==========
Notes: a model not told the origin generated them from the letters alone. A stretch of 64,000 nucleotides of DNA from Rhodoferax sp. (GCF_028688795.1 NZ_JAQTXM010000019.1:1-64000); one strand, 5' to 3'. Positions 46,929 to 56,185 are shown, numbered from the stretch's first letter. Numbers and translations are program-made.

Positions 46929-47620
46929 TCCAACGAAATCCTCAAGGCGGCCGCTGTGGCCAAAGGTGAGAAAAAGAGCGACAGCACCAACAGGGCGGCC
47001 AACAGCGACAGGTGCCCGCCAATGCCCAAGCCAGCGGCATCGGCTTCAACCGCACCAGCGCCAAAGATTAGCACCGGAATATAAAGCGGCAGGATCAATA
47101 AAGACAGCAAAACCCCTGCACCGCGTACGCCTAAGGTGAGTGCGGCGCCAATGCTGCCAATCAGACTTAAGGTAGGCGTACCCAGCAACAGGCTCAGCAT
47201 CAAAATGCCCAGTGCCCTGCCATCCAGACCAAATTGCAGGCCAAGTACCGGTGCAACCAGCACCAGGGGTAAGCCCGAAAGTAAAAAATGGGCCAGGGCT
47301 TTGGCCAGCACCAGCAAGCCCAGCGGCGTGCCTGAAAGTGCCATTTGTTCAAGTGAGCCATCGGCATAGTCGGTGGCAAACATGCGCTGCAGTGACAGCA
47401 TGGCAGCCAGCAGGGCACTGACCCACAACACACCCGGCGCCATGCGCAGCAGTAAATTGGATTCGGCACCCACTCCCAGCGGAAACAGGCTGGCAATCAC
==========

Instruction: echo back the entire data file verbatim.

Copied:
Notes: a model not told the origin generated them from the letters alone. A stretch of 64,000 nucleotides of DNA from Rhodoferax sp. (GCF_028688795.1 NZ_JAQTXM010000019.1:1-64000); one strand, 5' to 3'. Positions 46,929 to 56,185 are shown, numbered from the stretch's first letter. Numbers and translations are program-made.

Positions 46929-47620
46929 TCCAACGAAATCCTCAAGGCGGCCGCTGTGGCCAAAGGTGAGAAAAAGAGCGACAGCACCAACAGGGCGGCC
47001 AACAGCGACAGGTGCCCGCCAATGCCCAAGCCAGCGGCATCGGCTTCAACCGCACCAGCGCCAAAGATTAGCACCGGAATATAAAGCGGCAGGATCAATA
47101 AAGACAGCAAAACCCCTGCACCGCGTACGCCTAAGGTGAGTGCGGCGCCAATGCTGCCAATCAGACTTAAGGTAGGCGTACCCAGCAACAGGCTCAGCAT
47201 CAAAATGCCCAGTGCCCTGCCATCCAGACCAAATTGCAGGCCAAGTACCGGTGCAACCAGCACCAGGGGTAAGCCCGAAAGTAAAAAATGGGCCAGGGCT
47301 TTGGCCAGCACCAGCAAGCCCAGCGGCGTGCCTGAAAGTGCCATTTGTTCAAGTGAGCCATCGGCATAGTCGGTGGCAAACATGCGCTGCAGTGACAGCA
47401 TGGCAGCCAGCAGGGCACTGACCCACAACACACCCGGCGCCATGCGCAGCAGTAAATTGGATTCGGCACCCACTCCCAGCGGAAACAGGCTGGCAATCAC